Men in Black is one of The Stooges funniest shorts ever. They're very much unrestrained in this short, and the humor is great.
  • mobanion30 September 2000
    This is one of the Stooges best shorts. It was the only one of their shorts to be nominated for an oscar. In this short the Stooges play doctors, who cause some trouble as usual. This short has non-stop sight-gags, puns, and jokes. The part at the end, where the Stooges are breaking apart the machine. This is definitely a classic. I would highly recommend this Three Stooges short.
  • While mostly routine for the Stooges, "Men in Black" still has some good moments. This time, the boys have somehow managed to graduate from medical school, and they are working in a hospital, where their performances as doctors are about what you would expect them to be. The humor in this one mostly mostly relies on a set of recurring gags, with the best one being the Stooges' frantic entrances and exits to and from the office of the hospital's superintendent. It doesn't have the sustained laughs of their better comedies, but there are some funny parts that make it worth a look.
  • tedg12 February 2006
    Writing a comment about a Stooges short is a strange business. They are all pretty much the same in the stuff that matters. It's the Laurel and Hardy formula of the destruction of the environment adding in the destruction of each other.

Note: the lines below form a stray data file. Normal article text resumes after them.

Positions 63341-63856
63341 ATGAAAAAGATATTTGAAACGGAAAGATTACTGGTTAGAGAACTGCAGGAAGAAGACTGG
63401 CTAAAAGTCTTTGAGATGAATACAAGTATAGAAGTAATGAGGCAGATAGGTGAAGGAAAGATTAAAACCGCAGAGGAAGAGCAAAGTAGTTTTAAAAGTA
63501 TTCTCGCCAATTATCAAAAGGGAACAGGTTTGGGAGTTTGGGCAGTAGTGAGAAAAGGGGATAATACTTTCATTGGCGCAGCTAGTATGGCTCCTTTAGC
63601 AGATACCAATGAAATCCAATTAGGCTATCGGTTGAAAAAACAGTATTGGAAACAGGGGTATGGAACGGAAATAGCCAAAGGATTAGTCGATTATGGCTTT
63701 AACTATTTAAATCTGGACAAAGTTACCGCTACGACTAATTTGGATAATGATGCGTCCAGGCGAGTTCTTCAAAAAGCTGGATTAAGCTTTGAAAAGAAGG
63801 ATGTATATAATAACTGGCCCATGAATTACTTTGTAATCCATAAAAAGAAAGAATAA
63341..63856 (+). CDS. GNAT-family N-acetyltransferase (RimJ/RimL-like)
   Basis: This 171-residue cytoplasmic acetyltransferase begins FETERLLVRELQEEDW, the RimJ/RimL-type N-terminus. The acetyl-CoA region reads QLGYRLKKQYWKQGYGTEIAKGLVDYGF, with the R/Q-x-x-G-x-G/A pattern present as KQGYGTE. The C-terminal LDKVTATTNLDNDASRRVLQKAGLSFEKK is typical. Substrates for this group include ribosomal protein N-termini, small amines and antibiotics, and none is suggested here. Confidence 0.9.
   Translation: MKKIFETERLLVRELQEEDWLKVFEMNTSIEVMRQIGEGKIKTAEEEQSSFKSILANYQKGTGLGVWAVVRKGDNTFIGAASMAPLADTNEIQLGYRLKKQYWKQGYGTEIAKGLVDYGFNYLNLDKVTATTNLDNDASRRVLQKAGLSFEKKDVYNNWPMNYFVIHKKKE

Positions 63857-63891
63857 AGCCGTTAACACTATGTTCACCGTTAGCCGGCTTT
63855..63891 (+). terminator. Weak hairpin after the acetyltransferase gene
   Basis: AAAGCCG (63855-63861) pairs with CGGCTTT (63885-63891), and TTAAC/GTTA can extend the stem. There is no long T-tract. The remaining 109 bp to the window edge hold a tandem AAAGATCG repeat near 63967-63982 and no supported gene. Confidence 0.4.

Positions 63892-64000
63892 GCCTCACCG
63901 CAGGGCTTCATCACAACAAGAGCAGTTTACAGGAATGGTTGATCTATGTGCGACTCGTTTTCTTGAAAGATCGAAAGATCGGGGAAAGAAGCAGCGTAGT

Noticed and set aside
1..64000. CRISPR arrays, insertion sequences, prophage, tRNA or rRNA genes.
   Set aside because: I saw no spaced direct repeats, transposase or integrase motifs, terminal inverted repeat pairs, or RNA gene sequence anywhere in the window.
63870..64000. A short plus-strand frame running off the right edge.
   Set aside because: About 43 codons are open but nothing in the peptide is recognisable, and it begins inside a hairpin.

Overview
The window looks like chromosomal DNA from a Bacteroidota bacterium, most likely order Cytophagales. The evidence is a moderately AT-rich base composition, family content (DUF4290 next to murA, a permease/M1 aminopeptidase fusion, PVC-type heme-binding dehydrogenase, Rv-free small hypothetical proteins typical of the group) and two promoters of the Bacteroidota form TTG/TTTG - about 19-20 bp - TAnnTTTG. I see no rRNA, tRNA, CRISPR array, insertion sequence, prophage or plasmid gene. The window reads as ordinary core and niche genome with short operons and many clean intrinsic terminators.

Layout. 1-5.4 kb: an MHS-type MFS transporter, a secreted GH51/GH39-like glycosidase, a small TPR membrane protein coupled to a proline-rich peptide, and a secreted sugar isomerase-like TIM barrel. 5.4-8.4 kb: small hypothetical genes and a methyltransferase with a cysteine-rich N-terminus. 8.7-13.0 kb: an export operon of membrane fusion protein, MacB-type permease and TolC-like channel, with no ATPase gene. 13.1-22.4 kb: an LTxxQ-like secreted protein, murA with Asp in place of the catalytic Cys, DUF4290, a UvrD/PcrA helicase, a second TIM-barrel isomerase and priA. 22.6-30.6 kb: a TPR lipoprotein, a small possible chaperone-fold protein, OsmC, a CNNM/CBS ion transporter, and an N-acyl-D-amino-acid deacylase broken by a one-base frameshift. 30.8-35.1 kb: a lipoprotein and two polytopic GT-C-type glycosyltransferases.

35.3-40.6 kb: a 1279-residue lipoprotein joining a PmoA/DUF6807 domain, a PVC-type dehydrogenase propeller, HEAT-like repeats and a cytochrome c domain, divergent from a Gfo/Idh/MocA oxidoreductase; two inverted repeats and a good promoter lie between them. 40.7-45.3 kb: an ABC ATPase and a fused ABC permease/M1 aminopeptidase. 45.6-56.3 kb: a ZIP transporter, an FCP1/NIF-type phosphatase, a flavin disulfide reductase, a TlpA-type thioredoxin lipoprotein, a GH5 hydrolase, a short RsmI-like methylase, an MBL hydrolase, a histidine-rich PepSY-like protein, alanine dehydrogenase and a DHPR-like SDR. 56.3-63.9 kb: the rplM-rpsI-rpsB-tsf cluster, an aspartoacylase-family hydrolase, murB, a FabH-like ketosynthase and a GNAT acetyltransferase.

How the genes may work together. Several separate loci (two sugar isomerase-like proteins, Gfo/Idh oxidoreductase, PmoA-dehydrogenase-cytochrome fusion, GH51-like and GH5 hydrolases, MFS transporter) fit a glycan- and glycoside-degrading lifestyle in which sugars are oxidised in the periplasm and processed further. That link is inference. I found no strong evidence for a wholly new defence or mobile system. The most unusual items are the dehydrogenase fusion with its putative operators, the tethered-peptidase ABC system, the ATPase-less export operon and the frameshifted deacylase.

So when you comment on them, either you need to note some quality of the chaos (invasion of the body), some bit of trivia (what it is the parody of) or some note about the story itself. It's a frustrating business in a way, sort of like trying to say something interesting about a MacDonald's hamburger. Or the weather.

    In this case, it is the story itself we note. Here we are in the thirties, quite early in the life of Stooge shorts but late in the cycle where you could get away with physical humor itself. So we have comedy acts folding in other comedic devices, like parodies of other movies, word jokes, goofs on stereotypes. Audiences of the day would have recognized the movie "Men in White" that was the source of some of the jokes.

    And contemporary audiences would have understood the more pointed joke about the public address system (do they call it that any more?) that wouldn't die.

    Ted's Evaluation - 1 of 3: You can find something better to do with this part of your life.
  • Though not a huge fan, I am a Three Stooges purist. I believe that their best work, by far, was with Curly as the third Stooge and their earliest films with Columbia are generally their best. That's because after a while, they began remaking their films and the gags started to get stale. Here, in 1934, they were still rather fresh (in more ways than one) and funny.